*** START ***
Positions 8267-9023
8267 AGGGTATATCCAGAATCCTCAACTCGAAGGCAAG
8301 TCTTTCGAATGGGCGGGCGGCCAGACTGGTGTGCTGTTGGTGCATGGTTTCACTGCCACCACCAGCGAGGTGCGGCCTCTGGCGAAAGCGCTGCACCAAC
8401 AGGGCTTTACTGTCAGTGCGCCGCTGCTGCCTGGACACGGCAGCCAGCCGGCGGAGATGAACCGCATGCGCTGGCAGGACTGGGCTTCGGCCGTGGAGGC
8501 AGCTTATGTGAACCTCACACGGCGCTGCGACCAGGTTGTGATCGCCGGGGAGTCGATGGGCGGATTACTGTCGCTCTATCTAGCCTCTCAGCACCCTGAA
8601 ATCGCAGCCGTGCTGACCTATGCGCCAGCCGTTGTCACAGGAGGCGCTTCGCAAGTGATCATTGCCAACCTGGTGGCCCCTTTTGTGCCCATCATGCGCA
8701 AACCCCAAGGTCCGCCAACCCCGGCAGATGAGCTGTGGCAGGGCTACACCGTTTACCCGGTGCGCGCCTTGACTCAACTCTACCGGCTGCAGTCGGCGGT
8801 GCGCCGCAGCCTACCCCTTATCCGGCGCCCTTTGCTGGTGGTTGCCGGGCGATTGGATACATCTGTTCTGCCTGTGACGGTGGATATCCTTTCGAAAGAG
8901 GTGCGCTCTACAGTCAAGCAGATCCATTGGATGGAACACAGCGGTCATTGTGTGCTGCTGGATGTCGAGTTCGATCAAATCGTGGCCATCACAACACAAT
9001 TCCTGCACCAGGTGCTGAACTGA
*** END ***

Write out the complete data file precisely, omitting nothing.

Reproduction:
Positions 8267-9023
8267 AGGGTATATCCAGAATCCTCAACTCGAAGGCAAG
8301 TCTTTCGAATGGGCGGGCGGCCAGACTGGTGTGCTGTTGGTGCATGGTTTCACTGCCACCACCAGCGAGGTGCGGCCTCTGGCGAAAGCGCTGCACCAAC
8401 AGGGCTTTACTGTCAGTGCGCCGCTGCTGCCTGGACACGGCAGCCAGCCGGCGGAGATGAACCGCATGCGCTGGCAGGACTGGGCTTCGGCCGTGGAGGC
8501 AGCTTATGTGAACCTCACACGGCGCTGCGACCAGGTTGTGATCGCCGGGGAGTCGATGGGCGGATTACTGTCGCTCTATCTAGCCTCTCAGCACCCTGAA
8601 ATCGCAGCCGTGCTGACCTATGCGCCAGCCGTTGTCACAGGAGGCGCTTCGCAAGTGATCATTGCCAACCTGGTGGCCCCTTTTGTGCCCATCATGCGCA
8701 AACCCCAAGGTCCGCCAACCCCGGCAGATGAGCTGTGGCAGGGCTACACCGTTTACCCGGTGCGCGCCTTGACTCAACTCTACCGGCTGCAGTCGGCGGT
8801 GCGCCGCAGCCTACCCCTTATCCGGCGCCCTTTGCTGGTGGTTGCCGGGCGATTGGATACATCTGTTCTGCCTGTGACGGTGGATATCCTTTCGAAAGAG
8901 GTGCGCTCTACAGTCAAGCAGATCCATTGGATGGAACACAGCGGTCATTGTGTGCTGCTGGATGTCGAGTTCGATCAAATCGTGGCCATCACAACACAAT
9001 TCCTGCACCAGGTGCTGAACTGA